A typical matter of a party renouncing an estate in Korea commences when a family member in Korea requests the waiver/disclaimer of the right to a Korean inheritance. Sometimes the waiver is for a valid reason and sometimes the Korean-based family does not have a legitimate reason for the waiver other than self-interest.
A, typical, situation involves an estate of a Korean national decadent with non-Korean family abroad. The estate, often, includes assets in Korea and sometimes abroad.
The Korean-based family, often, requests the non-Korean based family to sign a power of attorney or a document waiving the estate, thus, granting the Korean-based family total control over the estate without any guarantees of payment of the proceeds of the estate for the foreign-based family members.
For a basic understanding of Korean Interstate Succession Law and Korean Inheritance Law see: Korean Inheritance Law. The post provides a basic explanation of what families are entitled to inherit under Korean Law.
If the deceased is a national of Korea, the matter is, typically, governed under Korea’s inheritance/probate law. If the deceased is a non-Korean national, in most cases, the matter is handled under the law of the jurisdiction where the deceased was last a legal resident. Thus, the nationality of the children (hiers) has no bearing on the matter – the residence of the deceased, normally, prevails. Thus, the nationality/residence of the deceased prevails, typically, in conflict of law issues related to estate matters in Korea.
Renouncing an Inheritance in Korea
In order to renounce an inheritance in Korea, in most cases, the heir is required to make a “declaration of renunciation to the family court” (Korean Civil Act, Art. 1041) in Korea within three (3) months of notification of the inheritance to the heir. Thus, it is essential to act quickly.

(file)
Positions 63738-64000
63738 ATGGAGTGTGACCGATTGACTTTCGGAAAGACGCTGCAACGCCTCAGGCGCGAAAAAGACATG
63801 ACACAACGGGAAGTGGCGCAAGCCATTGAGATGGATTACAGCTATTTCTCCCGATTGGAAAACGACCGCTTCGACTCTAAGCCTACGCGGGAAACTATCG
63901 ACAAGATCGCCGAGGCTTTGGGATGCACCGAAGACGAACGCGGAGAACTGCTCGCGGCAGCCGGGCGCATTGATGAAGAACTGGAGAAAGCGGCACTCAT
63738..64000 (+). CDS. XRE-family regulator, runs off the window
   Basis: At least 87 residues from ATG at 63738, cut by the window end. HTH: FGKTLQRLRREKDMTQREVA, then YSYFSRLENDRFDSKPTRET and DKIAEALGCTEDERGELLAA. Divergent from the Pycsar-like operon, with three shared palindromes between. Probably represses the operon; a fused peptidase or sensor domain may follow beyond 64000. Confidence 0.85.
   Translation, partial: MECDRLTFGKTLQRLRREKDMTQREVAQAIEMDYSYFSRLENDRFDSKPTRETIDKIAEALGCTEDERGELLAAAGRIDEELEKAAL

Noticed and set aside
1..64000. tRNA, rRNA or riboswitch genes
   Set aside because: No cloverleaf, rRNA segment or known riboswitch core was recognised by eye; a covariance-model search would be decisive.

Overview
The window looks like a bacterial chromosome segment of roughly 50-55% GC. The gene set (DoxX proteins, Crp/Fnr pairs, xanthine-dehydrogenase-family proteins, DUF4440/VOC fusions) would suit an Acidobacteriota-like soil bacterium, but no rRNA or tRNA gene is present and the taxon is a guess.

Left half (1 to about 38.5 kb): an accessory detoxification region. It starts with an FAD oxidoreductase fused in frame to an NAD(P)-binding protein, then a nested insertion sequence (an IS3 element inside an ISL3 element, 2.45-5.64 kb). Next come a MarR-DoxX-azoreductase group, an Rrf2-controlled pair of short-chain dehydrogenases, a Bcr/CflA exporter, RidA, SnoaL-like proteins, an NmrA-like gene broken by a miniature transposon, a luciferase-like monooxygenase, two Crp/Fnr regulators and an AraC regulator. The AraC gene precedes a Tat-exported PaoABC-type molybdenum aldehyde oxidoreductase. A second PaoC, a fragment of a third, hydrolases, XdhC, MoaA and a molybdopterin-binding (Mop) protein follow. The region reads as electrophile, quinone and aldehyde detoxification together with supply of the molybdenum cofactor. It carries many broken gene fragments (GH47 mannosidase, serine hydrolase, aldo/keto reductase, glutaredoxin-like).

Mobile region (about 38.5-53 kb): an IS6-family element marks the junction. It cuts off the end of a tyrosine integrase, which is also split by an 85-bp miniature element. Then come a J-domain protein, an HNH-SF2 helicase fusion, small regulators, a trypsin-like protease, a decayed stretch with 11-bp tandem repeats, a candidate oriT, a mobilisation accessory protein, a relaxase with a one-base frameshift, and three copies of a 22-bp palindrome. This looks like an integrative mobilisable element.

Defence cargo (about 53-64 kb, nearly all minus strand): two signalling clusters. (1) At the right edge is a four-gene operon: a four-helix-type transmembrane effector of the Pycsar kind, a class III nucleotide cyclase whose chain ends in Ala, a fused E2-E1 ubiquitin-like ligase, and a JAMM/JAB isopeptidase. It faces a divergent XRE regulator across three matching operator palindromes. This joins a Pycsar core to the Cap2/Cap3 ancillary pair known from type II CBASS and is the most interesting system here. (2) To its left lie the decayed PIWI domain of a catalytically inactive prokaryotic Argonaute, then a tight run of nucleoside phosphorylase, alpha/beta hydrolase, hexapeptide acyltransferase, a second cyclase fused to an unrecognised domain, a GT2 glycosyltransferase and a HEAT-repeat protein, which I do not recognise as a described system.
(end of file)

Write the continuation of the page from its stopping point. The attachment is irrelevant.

Often, not renouncing an estate can lead to the assumption of the debt of the estate – a debt that is enforceable outside of Korea. Yes, a debt, in Korea, can be enforced in the States, Europe and most anywhere in the world. Courts, nearly universally, recognize judgments of Korean courts.
After termination of this period (3months), an estate, in Korea, is presumed accepted without condition. Exceptions exist.
However, the co-inheritor in Korea of a particular asset may divide the inheritance based on contract under Article 1013 of the Civil Act or gift the asset to the remaining heirs. The inability to renounce an asset, however, may create an additional taxable event.
If you believe you are the victim of an unscrupulous relative (I see this far too often), contact an attorney immediately. You often have options at the Korean courts if you act quickly and smartly.
Additionally, don’t sign an agreement that you don’t understand or you may find yourself in a debt that you wished you could avoid. Yes, again, Korean creditors can attach assets globally.
Sean Hayes is co-chair of the Korea Practice Team at IPG Legal. He is the first non-Korean attorney to have worked for the Korean court system (Constitutional Court of Korea) and one of the first non-Koreans to be a regular member of a Korean law faculty.
Sean is ranked, for Korea, as one of only two non-Korean lawyers as a Top Attorney by AsiaLaw.
Known for his proactive street-smart advice & non-conflicted advocacy, NY Attorney Sean Hayes works with leading retired Korean judges, prosecutors and experienced Korean attorneys in leading contentious and transactional matters in Asia. First non-Korean lawyer employed by the Korean Court System. SeanHayes@ipglegal.com
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